Use of implanted acoustic tags to assess platypus movement behaviour across spatial and temporal scales

Full citation: 
Bino G, Kingsford RT, Grant T, Taylor MD, and Vogelnest L (2018) Use of implanted acoustic tags to assess platypus movement behaviour across spatial and temporal scales. Scientific Reports 8: 5117
Author/s associated with the CES: 
Gilad Bino
Richard Kingsford

Abstract: The platypus (Ornithorhynchus anatinus) is an evolutionarily distinct mammal, endemic to Australian freshwaters. Many aspects of its ecology and life-history, including detailed understanding of movements, are poorly known, hampered by its cryptic and mainly nocturnal habits and small numbers. We effectively trialled intraperitoneal implanted acoustic transmitters in nine platypuses in the Severn River (NSW), Australia, as a potential approach for studying movements in this challenging species. We tracked platypus movements over six months, at fine and broad spatial scales, using an array of acoustic sensors. Over six months (March-August 2016), four of five adult platypuses (two females\three males) maintained localized movements (average monthly maximums 0.37 km ± 0.03 sd), while one adult, one sub-adult, and one juvenile (males) moved further: average monthly maxima 1.2 km ± 2.0 sd, 0.9 km ± 0.6 sd, 4.5 km ± 5.9 sd, respectively. The longest recorded movement was by a male adult, covering 11.1 km in three days and travelling a maximum distance of about 13 km between records. Only one implanted animal was not detected immediately after release, indicative of transmission failure rather than an adverse event. High cumulative daily movements (daily 1.9 km ± 0.8 sd) indicated high metabolic requirements, with implications for previous estimates of platypus abundances and carrying capacities, essential for effective conservation. This novel approach offers new avenues to investigate relating to mating, nesting, and intraspecific competition behaviours and their temporal and spatial variation.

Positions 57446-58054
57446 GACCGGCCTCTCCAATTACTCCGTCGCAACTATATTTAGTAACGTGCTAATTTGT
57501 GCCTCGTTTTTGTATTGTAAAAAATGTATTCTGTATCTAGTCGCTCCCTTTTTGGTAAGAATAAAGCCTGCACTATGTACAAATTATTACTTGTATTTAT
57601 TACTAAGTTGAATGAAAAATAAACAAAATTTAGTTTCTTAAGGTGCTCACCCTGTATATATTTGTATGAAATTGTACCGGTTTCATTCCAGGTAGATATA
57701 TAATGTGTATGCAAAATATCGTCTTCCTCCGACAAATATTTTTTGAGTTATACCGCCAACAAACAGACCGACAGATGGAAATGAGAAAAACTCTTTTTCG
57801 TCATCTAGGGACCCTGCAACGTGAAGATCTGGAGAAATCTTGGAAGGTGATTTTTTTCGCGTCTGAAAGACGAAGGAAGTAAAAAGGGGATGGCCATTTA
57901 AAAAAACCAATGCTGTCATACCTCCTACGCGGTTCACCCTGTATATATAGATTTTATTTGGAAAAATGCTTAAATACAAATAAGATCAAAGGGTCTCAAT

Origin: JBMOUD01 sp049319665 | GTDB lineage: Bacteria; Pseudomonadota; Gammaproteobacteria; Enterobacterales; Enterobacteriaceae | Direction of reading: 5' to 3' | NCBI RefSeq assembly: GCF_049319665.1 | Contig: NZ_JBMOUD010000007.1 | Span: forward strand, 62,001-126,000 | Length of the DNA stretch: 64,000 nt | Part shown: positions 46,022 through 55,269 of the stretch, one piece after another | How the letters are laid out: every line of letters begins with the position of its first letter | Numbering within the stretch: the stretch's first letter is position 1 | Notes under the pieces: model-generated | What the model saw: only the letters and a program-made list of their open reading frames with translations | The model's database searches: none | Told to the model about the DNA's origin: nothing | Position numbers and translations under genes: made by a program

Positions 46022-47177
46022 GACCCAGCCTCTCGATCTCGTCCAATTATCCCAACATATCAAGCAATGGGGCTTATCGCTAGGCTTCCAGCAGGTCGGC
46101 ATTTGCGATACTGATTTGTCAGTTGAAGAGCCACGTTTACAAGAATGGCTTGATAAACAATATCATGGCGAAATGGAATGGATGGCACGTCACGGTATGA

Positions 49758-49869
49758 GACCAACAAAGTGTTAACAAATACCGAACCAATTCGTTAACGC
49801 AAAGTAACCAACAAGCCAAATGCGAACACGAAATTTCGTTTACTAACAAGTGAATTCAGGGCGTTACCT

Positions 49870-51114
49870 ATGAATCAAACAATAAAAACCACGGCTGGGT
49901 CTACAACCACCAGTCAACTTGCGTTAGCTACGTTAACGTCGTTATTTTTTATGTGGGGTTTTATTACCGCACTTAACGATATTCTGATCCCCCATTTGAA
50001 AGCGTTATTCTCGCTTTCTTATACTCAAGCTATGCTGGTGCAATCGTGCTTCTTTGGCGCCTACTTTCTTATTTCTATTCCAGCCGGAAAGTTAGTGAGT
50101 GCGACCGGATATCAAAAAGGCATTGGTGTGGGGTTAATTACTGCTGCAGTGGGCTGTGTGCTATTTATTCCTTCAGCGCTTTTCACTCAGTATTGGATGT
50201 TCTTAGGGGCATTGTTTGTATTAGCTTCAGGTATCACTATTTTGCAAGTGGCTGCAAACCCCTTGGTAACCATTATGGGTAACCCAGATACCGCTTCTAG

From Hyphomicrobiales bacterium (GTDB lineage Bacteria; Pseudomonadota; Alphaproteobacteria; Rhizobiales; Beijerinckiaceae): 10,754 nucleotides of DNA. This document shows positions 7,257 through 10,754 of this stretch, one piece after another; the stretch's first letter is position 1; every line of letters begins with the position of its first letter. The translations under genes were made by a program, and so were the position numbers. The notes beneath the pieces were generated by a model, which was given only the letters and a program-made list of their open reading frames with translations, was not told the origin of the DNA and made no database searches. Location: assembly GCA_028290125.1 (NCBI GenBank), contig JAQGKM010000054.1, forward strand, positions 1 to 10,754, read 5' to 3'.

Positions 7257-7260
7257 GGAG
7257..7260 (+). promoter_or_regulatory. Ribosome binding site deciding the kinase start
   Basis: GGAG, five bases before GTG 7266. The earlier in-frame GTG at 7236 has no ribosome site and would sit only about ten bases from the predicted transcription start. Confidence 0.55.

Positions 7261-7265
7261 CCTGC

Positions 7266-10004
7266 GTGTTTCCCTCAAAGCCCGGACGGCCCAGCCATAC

Go to top